BRIDGES ON THE BRIDGE: Nina Bridges reaches the bridge that spans the Columbia River between Washington and Oregon on her southbound hike of the Pacific Crest Trail.

Bridges knew this was a prime opportunity for yoyoing the PCT because of the weather. Unlike during previous years, where wildfires or snow had shut down parts of the trail, the conditions were perfect for hiking. The key to the yoyo is to exit the Sierra on the south side by the beginning of October, when snow can start falling. Coincidentally, the first person to yoyo the PCT was Scott Williamson, a Truckee local, who after four failed attempts prevailed in 2004 and 2006. 

“When he was successful, he left around Aug. 3, which was the same day I turned around,” she said. “I thought if I can match his pace and reach Forester Pass by Oct. 1, I can do this.”

At 13,153 ft., Forester Pass, on the boundary between Sequoia National Park and Kings Canyon National Park, is the highest pass along the PCT and, when heading south, signals the beginning of the end of the Sierra range.

Her final reason for wanting to re-hike 2,600 miles is that she had set aside 150 days to reach the Canadian border. But Bridges did it in a mere 100 days.

“In my mind, I had allotted this amount of time to do something. In my head I always though it would take this long, so I was still mentally able to do this,” she said. “I just kept walking.”

But her journey south was far from easy. Although she hiked it faster than when she was walking north — it took her 84 days to reach the Mexican border since she was, by that time, “a walking machine” — it was lonelier than the other direction. She hiked with Gasket on and off for about 60% of the way south, but since the large majority of PCT hikers are northbound, there were times when she didn’t see another person for multiple days. The days also started getting shorter, contributing to her loneliness.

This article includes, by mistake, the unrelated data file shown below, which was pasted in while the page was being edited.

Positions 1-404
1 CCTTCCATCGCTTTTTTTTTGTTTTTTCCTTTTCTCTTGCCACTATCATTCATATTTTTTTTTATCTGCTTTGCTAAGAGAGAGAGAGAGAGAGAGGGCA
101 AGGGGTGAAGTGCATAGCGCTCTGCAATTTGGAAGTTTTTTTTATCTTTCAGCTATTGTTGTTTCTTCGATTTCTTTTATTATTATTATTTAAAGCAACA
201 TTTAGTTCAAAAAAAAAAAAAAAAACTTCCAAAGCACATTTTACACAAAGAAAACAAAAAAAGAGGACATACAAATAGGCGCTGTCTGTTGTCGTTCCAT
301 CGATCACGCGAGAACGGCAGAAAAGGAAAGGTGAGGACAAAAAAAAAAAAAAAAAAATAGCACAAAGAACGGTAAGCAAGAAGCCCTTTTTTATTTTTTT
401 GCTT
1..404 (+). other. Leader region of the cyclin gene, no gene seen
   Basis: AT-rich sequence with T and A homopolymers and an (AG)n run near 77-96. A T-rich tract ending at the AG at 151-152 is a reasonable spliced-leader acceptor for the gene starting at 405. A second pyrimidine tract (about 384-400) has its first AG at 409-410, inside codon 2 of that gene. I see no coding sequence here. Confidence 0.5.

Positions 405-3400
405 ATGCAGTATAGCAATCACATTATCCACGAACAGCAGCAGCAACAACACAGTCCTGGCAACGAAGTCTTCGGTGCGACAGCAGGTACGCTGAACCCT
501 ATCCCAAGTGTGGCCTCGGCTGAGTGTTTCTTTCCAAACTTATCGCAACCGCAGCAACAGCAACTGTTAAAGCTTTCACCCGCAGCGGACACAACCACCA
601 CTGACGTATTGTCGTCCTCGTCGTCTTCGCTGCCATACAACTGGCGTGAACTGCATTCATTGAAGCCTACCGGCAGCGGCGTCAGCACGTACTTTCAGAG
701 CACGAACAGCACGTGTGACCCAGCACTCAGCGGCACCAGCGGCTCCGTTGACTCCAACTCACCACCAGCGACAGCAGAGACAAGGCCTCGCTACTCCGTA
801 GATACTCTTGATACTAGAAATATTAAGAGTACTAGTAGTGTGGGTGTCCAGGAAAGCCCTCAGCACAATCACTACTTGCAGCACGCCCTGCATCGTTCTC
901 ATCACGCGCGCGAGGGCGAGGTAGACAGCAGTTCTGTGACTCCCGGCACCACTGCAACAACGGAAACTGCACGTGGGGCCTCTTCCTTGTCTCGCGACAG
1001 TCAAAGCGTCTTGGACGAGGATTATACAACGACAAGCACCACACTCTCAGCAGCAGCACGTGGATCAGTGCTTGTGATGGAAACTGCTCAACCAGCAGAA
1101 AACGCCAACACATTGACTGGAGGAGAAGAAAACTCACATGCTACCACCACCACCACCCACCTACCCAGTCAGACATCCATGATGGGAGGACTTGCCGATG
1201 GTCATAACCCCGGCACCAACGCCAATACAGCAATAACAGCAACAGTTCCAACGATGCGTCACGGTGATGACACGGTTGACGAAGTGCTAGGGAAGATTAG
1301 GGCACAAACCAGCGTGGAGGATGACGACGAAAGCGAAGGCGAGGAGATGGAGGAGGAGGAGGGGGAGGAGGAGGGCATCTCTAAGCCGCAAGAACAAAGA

Bridges also suffered from physical ailments. She contracted Giardia and ammonia breath, which happens when your body starts breaking down muscle to produce energy caused by, in her case, lack of food and overexercising. She also hit the heat wave in Northern California where temperatures reached 110 degrees. At that point, Bridges wanted to quit. Her dad came and picked her up in Burney, California, and took her home to San Francisco to recuperate for five days, where she took antibiotics and ate a ton of food. He convinced her to get back on the trail.

On Oct. 22, 190 days and six hours after Bridges first set out to hike the PCT, she was back at the southern terminus. She averaged 31.5 miles a day on the return voyage. This made her not only the second woman to complete a yoyo of the PCT after Irishwoman Olive McGloin completed the 5,200 mile journey in 2014 in 195 days, but it also made her the fastest woman to do it. 

Gasket reached the border about one hour before Bridges, making him the sixth person to yoyo the PCT. However, since neither tracked their time with a technology device, you won’t find their accomplishments in any record books.

But Bridges is okay with that. She is already planning her next big trek — hiking 500 miles of the 3,100-mile Continental Divide Trail in Colorado at a fast pace of 40 to 45 miles a day this summer.

“What the PCT showed me is that I can do these things day in and day out, moving fast and light, carrying the bare necessities,” she said, noting that anyone can do it. “I am not walking any faster than anyone out on a hike in Tahoe, but instead of walking for a few hours I am walking from 5 a.m. to 9 p.m.”  

Author

  • Melissa Siig

    Melissa Siig ditched international politics in Washington, D.C. in 2001 to move to Tahoe, where she quickly found her true calling — journalism. She has written for regional and national publications, and enjoys writing about community issues and quirky human interest stories. When not at her keyboard, she is busy wrangling her three children, co-running Tahoe Art Haus & Cinema, or playing outside.